By Meda Kessler
Photo by Aaron Dougherty
Baker Tareka Lofton shakes her head and smiles. (I can tell by the sound of her voice over the telephone that this is exactly what she is doing.)
“I’ve worked on some incredible cakes in my career. Who would have believed that this toilet paper design would help save my business?”
She opened Loft22 Cakes about three years ago. With a background in art and a culinary degree, Lofton interned for and worked for a couple of local bakers, but she struck out on her own once she found a little shop she could afford in Fort Worth.
Since then, she’s done specialty cakes for both small affairs and six-figure extravaganzas. Clients are impressed not only by her designs, but by the fact that her cakes taste good, too.
But, like most of the food industry, the coronavirus hit her hard financially. She had to let her small staff go, relied on family for help and hustled to figure out a way to keep her doors open.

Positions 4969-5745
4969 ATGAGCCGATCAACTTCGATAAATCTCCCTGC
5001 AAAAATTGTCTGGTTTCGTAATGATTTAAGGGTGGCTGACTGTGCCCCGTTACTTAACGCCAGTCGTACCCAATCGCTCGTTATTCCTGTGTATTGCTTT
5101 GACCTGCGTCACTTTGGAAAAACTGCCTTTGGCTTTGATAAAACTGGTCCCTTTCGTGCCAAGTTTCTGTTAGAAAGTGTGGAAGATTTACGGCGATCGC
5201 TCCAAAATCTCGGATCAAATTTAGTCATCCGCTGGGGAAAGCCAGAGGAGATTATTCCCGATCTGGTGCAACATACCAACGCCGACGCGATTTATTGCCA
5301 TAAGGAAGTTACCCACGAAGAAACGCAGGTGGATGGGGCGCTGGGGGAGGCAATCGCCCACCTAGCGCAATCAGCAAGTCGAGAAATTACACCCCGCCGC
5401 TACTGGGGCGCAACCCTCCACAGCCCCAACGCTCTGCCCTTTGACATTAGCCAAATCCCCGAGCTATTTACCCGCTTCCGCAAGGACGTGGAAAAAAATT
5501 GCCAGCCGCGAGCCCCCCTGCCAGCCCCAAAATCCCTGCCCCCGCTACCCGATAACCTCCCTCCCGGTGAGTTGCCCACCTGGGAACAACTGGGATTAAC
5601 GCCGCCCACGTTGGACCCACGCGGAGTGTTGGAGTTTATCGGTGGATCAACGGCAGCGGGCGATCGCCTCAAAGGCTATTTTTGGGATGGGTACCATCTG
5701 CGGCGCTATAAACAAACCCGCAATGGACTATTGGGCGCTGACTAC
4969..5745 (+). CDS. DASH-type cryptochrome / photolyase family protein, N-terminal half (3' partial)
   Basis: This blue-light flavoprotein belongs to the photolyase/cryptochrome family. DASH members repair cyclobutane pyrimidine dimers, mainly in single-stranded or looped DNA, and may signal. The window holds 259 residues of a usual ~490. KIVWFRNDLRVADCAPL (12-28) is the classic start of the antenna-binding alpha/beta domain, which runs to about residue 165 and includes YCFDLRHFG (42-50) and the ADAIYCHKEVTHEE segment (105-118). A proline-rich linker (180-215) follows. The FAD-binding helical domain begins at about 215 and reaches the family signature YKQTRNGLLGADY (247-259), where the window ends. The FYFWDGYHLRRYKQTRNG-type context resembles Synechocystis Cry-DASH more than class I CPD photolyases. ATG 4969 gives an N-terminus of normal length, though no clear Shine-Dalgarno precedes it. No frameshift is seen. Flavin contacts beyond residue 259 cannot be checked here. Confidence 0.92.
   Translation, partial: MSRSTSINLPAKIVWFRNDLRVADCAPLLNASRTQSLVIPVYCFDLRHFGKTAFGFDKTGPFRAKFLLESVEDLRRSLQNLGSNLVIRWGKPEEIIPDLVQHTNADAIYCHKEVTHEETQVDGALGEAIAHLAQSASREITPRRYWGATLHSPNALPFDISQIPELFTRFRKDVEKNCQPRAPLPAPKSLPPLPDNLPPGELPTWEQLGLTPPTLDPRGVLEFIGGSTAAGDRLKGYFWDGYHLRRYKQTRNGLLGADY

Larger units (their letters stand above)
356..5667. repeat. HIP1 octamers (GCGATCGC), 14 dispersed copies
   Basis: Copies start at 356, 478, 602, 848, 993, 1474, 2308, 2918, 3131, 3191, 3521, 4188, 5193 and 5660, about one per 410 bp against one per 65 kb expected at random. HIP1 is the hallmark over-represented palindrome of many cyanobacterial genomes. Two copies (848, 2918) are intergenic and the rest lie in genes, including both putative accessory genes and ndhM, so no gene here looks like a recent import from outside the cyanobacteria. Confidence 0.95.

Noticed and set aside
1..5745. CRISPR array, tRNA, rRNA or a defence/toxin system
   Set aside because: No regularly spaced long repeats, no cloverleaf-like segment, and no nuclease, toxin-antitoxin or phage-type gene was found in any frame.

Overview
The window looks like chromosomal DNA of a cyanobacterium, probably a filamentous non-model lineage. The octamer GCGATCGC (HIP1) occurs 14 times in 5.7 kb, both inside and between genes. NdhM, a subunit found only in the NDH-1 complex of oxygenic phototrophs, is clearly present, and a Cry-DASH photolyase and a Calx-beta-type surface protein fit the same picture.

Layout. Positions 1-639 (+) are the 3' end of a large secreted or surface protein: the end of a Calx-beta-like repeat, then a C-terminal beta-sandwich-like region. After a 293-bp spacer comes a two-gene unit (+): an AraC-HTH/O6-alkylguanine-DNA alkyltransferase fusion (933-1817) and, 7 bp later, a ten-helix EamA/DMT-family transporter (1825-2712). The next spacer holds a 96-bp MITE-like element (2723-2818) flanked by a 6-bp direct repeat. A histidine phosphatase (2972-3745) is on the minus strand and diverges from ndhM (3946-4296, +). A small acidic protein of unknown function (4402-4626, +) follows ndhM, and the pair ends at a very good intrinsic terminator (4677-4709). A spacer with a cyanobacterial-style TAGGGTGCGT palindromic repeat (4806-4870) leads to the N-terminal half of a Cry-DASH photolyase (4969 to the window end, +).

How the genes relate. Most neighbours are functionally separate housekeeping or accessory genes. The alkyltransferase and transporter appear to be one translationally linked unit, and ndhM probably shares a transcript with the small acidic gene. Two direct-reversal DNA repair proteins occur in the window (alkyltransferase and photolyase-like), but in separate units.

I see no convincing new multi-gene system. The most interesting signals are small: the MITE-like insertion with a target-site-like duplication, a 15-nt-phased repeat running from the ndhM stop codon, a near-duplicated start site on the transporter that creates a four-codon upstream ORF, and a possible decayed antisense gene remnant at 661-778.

On March 18, she posted a photo on social media of her “quarantine” cakes. The 6-inch four-layer frosted cakes were personalized with messages such as “Wash Your Hands” and “Don’t Touch Your Face.” They were a hit. And on March 24, she posted a photo of her “toilet paper” cake.
That was the game changer. Sales were brisk, and Lofton also donated cakes to Fort Worth city offices.
In mid-April, Lofton got local media coverage, and her phone began to ring nonstop. She was able to hire back her staff, putting some of them to work at their homes to answer email orders.
Lofton and her staff are still offering curbside service for the popular tissue cake and anything else you might want.
We had fun “dressing up” one of our cakes with organic flowers and paired it with a William Chris Pétillant Naturel rosé. Cheers to entrepreneurs and everyone else figuring out how to make it work.